Many Developers Maintain That the Costs Associated with Inclusionary Housing Requirements Can Determine the Economic Feasibility of a Project 

HIGHLIGHTS:

  • The California Supreme Court unanimously rejected the California Building Industry Association’s (CBIA) challenge to the City of San Jose’s ownership inclusionary housing ordinance in California Building Industry Association v. City of San Jose.
  • This decision paves the way for the adoption, implementation and enforcement of similar inclusionary housing ordinances throughout the state.
  • Cities that have held off on enforcing their ownership inclusionary housing programs during the pendency of the San Jose case are expected to reevaluate and begin enforcing their programs once again.

In a highly anticipated case affecting residential development throughout California, the California Supreme Court unanimously rejected the California Building Industry Association’s (CBIA) challenge to the City of San Jose’s (City) ownership inclusionary housing ordinance in California Building Industry Association v. City of San Jose. This decision paves the way for the adoption, implementation and enforcement of similar inclusionary housing ordinances throughout the state.

Specifically, the Court held the City’s inclusionary housing ordinance is subject to the deferential standard of review afforded to traditional legislative land use regulations. Under this standard, the ordinance will be considered invalid only if it is arbitrary, discriminatory and without a reasonable relationship to any legitimate public interest. The Court held that inclusionary housing requirements are not subject to takings claims because they do not require a property owner to dedicate an interest in land to the government. Then, in distinguishing previous cases which had previously suggested that similar conditions were subject to heightened review, the Court emphasized the purpose of the condition, distinguishing regulations that are imposed to mitigate impacts from conditions imposed to serve distinct, constitutionally legitimate public purposes (such as meeting the City’s regional share of housing needs and providing for residential integration among low and market rate households as was articulated here).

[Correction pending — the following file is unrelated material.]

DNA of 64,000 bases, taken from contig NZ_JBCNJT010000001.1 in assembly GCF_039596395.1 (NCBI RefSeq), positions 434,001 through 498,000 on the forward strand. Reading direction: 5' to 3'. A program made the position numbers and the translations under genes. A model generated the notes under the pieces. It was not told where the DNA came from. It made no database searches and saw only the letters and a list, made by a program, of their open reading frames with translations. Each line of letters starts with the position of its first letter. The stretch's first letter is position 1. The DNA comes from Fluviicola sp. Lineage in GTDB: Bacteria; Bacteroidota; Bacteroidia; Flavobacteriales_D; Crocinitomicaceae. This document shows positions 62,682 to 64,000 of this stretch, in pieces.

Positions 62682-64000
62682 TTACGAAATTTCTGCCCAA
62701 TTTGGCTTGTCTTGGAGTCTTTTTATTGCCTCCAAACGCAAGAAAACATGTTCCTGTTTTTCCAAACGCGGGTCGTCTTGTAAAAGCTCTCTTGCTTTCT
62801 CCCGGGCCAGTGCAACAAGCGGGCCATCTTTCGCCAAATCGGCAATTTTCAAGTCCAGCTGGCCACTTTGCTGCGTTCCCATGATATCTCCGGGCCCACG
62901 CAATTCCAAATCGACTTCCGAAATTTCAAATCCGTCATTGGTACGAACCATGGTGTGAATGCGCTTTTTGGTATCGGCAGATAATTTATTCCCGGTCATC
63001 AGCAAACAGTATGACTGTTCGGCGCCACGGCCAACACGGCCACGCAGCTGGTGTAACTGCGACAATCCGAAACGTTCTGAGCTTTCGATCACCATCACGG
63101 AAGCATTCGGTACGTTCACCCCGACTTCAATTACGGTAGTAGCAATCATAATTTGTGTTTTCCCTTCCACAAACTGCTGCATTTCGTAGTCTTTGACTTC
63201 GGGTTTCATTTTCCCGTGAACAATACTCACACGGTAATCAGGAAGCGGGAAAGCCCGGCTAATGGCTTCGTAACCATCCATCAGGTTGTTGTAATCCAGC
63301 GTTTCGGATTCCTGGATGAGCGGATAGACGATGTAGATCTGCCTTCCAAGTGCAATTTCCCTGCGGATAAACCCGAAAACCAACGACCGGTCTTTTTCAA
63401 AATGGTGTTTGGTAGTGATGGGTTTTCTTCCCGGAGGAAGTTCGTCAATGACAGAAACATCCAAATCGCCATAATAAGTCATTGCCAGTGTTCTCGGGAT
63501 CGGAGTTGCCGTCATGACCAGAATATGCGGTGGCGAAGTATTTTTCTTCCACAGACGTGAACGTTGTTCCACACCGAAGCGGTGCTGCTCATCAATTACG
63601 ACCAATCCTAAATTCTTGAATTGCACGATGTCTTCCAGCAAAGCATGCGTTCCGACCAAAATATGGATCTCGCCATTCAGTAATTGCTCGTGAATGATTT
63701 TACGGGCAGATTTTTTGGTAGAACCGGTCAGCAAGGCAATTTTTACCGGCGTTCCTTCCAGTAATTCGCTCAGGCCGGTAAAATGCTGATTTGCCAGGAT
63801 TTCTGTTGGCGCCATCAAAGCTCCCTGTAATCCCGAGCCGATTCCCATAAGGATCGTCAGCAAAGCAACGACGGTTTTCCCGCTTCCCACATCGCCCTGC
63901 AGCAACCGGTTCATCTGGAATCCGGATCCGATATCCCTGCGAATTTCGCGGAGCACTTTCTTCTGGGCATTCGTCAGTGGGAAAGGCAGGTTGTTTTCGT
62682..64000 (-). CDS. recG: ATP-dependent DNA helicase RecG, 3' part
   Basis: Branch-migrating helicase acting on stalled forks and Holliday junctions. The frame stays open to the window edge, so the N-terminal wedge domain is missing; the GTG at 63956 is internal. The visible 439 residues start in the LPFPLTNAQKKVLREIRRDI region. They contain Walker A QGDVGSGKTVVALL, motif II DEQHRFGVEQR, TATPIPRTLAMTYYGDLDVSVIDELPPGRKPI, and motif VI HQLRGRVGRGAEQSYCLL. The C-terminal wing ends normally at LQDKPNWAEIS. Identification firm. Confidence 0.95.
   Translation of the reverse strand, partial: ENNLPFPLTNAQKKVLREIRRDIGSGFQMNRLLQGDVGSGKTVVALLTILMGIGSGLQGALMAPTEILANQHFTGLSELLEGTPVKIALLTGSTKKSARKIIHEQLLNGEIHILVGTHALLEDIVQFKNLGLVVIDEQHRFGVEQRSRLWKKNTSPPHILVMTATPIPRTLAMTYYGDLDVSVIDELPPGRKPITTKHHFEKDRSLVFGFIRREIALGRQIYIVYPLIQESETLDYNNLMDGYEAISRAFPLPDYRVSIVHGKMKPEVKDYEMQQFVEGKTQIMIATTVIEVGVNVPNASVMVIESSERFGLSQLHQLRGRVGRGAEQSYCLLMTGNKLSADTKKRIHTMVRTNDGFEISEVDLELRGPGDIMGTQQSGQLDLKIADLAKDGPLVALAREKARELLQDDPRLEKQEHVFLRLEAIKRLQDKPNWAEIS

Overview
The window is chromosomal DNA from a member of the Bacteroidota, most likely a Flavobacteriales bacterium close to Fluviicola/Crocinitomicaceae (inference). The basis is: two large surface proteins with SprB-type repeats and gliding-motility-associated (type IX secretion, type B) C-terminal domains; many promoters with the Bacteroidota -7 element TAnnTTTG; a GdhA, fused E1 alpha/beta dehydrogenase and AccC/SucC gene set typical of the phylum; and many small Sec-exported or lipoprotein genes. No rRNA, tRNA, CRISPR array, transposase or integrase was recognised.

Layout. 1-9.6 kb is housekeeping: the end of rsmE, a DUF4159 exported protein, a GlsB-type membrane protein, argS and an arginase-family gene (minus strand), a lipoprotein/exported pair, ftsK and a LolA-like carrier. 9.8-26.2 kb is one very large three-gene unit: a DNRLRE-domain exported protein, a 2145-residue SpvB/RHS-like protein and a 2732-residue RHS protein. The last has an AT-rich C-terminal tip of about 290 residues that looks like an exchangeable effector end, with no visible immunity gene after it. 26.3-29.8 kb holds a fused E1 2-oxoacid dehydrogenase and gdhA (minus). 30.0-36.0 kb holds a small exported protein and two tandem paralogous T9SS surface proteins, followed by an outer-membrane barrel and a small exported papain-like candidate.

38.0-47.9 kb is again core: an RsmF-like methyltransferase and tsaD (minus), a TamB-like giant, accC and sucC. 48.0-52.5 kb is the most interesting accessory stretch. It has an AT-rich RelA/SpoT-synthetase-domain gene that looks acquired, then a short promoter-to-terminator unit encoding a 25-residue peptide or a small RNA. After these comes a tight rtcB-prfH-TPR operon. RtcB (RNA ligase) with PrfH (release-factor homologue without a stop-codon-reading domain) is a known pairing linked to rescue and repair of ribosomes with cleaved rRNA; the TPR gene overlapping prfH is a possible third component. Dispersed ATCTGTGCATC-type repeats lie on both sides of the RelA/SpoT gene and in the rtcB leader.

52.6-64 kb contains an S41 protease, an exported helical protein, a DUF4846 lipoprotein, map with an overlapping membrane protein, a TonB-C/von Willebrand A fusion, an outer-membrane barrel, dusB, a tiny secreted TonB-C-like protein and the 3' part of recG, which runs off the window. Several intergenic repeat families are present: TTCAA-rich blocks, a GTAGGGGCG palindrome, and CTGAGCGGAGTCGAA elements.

In emphasizing the purpose of the condition, the Court adds another nuance to a patchwork of legal opinions relating to takings claims that previously focused on other factors such as the manner of application (e.g., as an ad hoc condition or via generally applicable legislation). In the context of affordable housing, cities are likely to move swiftly in adopting, implementing and enforcing ownership inclusionary housing ordinances given the relaxed standard, though the likelihood that CBIA petition for certiorari to the U.S. Supreme Court and challenges to other ordinances “as applied” to actual development could reduce the inclusionary housing momentum.

Background of the San Jose Ordinance

San Jose’s ordinance required developers of "for sale" residential units to set aside 15 percent of their project units as affordable units. (See Holland & Knight's alert "California Supreme Court to Review Inclusionary Housing Requirements," Oct. 16, 2013.) In the alternative, developers could satisfy the Ordinance's obligation in one of the following four ways:

  1. build inclusionary units off-site
  2. pay an in lieu fee
  3. dedicate land suitable for construction of inclusionary units equal to the value of the applicable in lieu fee
  4. acquire and rehabilitate a comparable number of inclusionary units that are affordable to low or very low income households